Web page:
11:15 AM - 11:30 AM
[PPS14-08] Formation and evolution of molecular cloud organic matter: Thermal and photo-irradiation effects
Keywords:molecular cloud, organic matter, photochemical reaction
We developed an experimental apparatus called PICACHU, an acronym for Photochemistry in Interstellar Cloud for Astro-Chronicle in Hokkaido University [Piani et al., 2014] in order to simulate the formation and evolution of ice and organic residues through UV irradiation and heating. Typical ISM gases (a mixture of H2O, CO, NH3, and CH3OH) were deposited onto the substrate cooled down to ~12 K and simultaneously irradiated by UV photons under high vacuum. Gases, desorbed from the ice during heating and post-irradiation, were monitored by a quadrupole mass spectrometer (QMS). In-situ observation of the deposited ice during warm-up and/or irradiation was also made with an optical microscope. A part of the organic residues formed by warming-up was re-irradiated with UV photons at room temperature. The residual organic materials were examined with a laser microscope, an atomic force microscope, a field-emission secondary electron microscope and transmission electron microscopes. Viscoelastic measurements were performed with a nano-indentation technique.
During the warming-up of the UV-photoprocessed ice (H2O:NH3:CH3OH = 2:1:1, 5:1:1, 10:1:1 and, 2:1:0), we observed the deformation of ice film and the formation of bubbles at ~ 65 -140 K, which was not observed for non-irradiated ice. The formation of bubbles was associated with outbursts of gases mostly composed of hydrogen. The formation of bubbles indicates that the ice at low temperature behaves like a supercooled liquid.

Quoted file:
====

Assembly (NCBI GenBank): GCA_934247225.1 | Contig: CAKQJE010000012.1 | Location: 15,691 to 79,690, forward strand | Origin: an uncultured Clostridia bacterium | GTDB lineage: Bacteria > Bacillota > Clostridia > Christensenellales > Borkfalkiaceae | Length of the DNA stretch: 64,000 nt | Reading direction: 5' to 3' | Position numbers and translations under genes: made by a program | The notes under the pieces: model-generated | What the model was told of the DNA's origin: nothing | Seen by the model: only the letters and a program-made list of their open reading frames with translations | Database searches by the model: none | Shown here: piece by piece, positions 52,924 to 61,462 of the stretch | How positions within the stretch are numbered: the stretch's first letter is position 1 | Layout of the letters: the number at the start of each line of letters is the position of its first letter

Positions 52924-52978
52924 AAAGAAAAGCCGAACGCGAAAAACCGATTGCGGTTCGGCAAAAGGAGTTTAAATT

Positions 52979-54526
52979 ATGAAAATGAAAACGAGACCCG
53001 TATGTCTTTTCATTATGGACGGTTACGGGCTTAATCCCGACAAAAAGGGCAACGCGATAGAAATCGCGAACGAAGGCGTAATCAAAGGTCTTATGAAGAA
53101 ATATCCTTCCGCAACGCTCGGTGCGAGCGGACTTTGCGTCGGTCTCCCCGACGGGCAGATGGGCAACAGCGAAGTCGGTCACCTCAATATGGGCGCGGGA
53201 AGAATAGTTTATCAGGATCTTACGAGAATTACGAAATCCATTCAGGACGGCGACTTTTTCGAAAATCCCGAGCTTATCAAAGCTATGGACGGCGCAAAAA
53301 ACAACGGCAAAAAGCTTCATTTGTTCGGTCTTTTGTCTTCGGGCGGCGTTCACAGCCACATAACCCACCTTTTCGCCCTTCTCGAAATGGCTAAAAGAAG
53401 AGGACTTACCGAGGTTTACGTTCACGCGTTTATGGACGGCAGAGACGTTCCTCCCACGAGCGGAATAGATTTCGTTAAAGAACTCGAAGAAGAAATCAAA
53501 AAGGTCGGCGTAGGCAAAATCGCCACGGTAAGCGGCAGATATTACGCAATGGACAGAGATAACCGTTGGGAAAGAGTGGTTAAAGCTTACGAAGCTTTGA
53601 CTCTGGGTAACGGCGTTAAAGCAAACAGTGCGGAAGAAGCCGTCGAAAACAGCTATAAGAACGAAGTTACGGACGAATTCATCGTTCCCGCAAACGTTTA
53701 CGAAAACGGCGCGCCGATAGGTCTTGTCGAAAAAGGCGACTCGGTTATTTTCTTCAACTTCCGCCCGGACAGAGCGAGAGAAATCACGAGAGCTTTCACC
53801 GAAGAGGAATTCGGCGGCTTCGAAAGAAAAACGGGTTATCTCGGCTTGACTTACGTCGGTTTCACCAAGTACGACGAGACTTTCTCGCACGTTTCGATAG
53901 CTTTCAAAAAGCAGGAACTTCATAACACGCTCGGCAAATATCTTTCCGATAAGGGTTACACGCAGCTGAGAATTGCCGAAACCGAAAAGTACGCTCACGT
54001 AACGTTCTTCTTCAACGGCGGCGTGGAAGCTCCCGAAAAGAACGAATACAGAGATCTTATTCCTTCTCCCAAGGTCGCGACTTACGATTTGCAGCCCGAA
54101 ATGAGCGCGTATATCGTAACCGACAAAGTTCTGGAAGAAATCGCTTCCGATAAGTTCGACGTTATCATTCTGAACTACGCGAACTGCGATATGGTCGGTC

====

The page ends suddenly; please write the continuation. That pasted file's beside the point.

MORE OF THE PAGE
The organic residue irradiated by UV-photon (~ 10^14 photons cm-2 s-1) at room temperature for 3-10 days, which corresponds to ≤10^4-year irradiation in diffuse clouds, showed a significant morphological change from the residues with no room-temperature UV irradiation. The porosity and roughness of the residue increased and discrete and round nanoparticles were observed that may be similar to some nanoglobules found in meteorites. Viscoelastic properties were also changed by the room-temperature UV-irradiation, indicating that organic-coating on inorganic dust could play as efficient glue on dust aggregation but, at the same time, could also enhance the aggregate brittleness.